Mitochondria are a fascinating organelle, which we, as humans, rely on for so much. They are where the electron transport chain occurs, where ADP is converted to ATP with the high-energy bond we utilise everywhere in the body. But what if I told you those mitochondria may not be a truly eukaryotic organelle?
Mitochondria can divide independent of their host; this is because they have their own genome. No other organelle, in humans anyway, can do this. Even more interesting is that if you look at the mitochondrial DNA it is frighteningly similar to some bacterial DNA from which it is thought to derive from.
So where did it come from?
The truth is that nobody really knows, although there are some theories. The endosymbiosis hypothesis suggests that the function of mitochondria was beneficial to humans and the human host was also beneficial to the mitochondrion.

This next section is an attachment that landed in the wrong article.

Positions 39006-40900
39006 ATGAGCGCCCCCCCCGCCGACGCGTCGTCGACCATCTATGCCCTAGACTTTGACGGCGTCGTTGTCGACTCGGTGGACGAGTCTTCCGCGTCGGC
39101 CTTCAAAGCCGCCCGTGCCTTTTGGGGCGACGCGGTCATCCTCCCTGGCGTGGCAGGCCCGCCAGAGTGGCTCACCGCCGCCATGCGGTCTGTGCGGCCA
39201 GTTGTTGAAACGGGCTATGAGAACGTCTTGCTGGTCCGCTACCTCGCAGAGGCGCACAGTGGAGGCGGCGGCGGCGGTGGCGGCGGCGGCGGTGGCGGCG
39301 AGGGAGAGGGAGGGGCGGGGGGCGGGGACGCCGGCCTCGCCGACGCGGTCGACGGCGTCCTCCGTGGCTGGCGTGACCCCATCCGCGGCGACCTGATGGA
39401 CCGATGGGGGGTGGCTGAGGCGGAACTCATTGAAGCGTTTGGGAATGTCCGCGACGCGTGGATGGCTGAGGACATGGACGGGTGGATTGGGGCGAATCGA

If this is an evolutionary process, what is next?
Whilst I can't answer that, I can suggest following on from the endosymbiosis hypothesis. Further research has proven that not all of the mitochondrial proteins required for ATP synthesis are present in the mitochondrial genome; these proteins have relocated to the cell's genome. What I would suggest is that perhaps, over a long period of time, more and more of the once-mitochondrial proteins will relocate to the cell's genome until one day the cell can produce all of the proteins required for the mitochondria's function.